PLATTSBURGH — Clinton County sold 53 parcels at the recent auction of properties with delinquent property taxes, netting nearly $300,000.
“It’s a little less than what we budgeted for, but we sold fewer properties than usual, “County Treasurer Joseph Giroux said. “And that’s a good thing because it means that more people keep their property, and that’s what’s important.”
The properties were put up for auction after the owners did not pay taxes for two years.
In past years, the final deadline to pay back taxes was 90 days before the auction, but this year, delinquent owners were given up to 45 days before the sale to make payments.
Properties that were earmarked for auction were posted with yellow signs from the county on March 11 notifying the owners that the final deadline of April 25 was looming.
Giroux said 18 property owners came forward to make payments after their properties were posted.
“It seemed to work,” he said. “We got more people to come forward in those final days.”
The total amount of back taxes owed on the 53 properties was about $261,000. The auction brought in about $548,000 for a net total of around $287,000. The money goes into the county’s general fund.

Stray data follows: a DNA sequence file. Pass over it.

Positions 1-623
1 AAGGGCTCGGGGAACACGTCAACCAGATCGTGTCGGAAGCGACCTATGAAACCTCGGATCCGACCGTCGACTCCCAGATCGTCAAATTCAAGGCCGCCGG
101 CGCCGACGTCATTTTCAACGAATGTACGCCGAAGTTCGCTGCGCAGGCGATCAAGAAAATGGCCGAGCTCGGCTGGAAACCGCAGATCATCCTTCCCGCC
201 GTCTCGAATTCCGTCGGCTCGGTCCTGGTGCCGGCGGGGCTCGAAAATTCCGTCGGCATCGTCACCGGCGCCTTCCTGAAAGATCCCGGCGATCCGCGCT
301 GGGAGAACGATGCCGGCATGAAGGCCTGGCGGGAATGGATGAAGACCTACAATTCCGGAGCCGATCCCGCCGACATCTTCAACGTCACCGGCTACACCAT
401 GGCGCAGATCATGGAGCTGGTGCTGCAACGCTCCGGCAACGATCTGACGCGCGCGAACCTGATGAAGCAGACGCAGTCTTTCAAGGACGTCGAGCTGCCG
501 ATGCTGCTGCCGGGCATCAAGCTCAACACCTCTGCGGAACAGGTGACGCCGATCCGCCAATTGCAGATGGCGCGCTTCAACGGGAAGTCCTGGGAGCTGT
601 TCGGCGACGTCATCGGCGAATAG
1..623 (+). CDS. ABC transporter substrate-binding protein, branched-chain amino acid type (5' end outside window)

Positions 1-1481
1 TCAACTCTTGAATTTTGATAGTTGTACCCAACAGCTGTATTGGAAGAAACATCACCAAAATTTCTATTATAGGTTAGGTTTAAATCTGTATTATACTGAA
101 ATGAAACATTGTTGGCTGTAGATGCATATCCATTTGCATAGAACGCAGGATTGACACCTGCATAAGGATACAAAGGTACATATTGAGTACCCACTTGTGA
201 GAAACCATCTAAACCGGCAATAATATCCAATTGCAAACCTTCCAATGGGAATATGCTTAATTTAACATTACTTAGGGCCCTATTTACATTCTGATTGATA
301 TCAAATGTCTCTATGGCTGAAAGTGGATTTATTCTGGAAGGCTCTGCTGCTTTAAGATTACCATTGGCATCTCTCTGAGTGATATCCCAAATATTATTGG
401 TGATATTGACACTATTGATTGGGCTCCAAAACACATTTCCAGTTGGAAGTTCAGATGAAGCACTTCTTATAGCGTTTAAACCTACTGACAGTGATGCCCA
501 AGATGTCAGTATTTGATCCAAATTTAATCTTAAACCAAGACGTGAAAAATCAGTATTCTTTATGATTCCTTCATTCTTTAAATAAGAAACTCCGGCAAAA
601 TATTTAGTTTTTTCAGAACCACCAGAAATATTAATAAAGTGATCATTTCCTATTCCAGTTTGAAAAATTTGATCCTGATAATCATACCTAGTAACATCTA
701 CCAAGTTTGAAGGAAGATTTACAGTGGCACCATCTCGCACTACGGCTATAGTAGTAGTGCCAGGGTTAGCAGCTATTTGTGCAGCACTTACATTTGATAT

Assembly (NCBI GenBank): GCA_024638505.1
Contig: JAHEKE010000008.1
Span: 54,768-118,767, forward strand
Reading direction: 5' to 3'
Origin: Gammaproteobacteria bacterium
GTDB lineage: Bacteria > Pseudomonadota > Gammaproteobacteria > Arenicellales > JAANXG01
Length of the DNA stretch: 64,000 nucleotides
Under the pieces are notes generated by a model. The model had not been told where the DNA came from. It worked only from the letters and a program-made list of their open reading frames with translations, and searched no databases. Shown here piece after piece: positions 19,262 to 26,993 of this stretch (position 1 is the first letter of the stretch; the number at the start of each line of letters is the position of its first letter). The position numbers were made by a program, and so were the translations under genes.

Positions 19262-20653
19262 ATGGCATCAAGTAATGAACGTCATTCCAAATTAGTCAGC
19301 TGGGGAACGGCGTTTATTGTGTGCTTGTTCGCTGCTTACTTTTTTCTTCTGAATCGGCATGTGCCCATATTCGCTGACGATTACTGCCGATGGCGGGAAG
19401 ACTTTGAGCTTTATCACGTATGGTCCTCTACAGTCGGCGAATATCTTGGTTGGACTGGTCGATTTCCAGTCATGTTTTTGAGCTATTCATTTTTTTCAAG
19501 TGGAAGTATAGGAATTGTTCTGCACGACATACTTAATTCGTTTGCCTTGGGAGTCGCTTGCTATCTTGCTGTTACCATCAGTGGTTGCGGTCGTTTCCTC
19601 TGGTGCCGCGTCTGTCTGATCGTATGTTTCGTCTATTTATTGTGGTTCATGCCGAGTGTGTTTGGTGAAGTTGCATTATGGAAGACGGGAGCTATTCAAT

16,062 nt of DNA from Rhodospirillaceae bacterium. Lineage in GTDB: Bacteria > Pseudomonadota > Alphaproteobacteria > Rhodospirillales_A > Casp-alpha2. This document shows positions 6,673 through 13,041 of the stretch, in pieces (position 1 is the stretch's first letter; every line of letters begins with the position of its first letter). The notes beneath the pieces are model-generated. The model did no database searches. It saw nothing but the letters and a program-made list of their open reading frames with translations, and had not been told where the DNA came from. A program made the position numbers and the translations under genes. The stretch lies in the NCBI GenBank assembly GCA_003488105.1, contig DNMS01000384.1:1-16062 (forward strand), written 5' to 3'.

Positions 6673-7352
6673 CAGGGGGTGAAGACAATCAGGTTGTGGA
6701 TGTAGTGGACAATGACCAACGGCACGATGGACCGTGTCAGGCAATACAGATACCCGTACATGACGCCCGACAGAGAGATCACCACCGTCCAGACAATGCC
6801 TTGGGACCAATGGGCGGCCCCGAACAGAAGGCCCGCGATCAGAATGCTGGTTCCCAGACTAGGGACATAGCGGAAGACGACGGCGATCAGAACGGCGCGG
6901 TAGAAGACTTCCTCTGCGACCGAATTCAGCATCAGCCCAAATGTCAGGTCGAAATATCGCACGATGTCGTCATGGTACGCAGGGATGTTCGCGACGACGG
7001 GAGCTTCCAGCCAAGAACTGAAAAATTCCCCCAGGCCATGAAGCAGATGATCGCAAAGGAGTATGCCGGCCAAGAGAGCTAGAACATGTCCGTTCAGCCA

Giroux said the county had figured on revenue of about $400,000 from the auction.
“There were a lot of empty fields that sold, and some of the other properties were in bad shape, so we didn’t get as much as we normally do,” he said, adding that one parcel sold for just $300.
Of those that sold, eight went for less than what was owed in taxes. In cases such as those, the County Legislature must approve the sales, which will be considered at its June 12 meeting.
“The purpose of this auction is to get the taxes paid, and we did that overall,” Giroux said.
“Some years, we make more than we budget for, and some we don’t. It’s hard to tell what is going to happen with each auction.”
HORICON MUSEUM SOLD
The auction was conducted by Schroon Lake auctioneer Haroff Auctioneer and Realty. The sale also included two City of Plattsburgh parcels that were deemed surplus property.
The former Rescue Hose Five building on U.S. Oval sold for $85,000, and the former Horicon Museum on Cornelia Street went for $50,000.
The Rescue Hose Five building has been sitting vacant since the volunteer firefighting unit disbanded in 2008.
The Horicon Museum has also been unused since the city opted not to renew its lease with the Firefighters Benevolent Association last year.
Mayor Donald Kasprzak closed the museum after discovering it was sometimes being used as a party house for firefighters and not a public museum.
“We’ve been trying to get as many tax-exempt parcels in the city back on the tax rolls since I was elected in 2006, and the sale of these two surplus properties accomplishes that goal and helps every taxpayer in this city,” he said.
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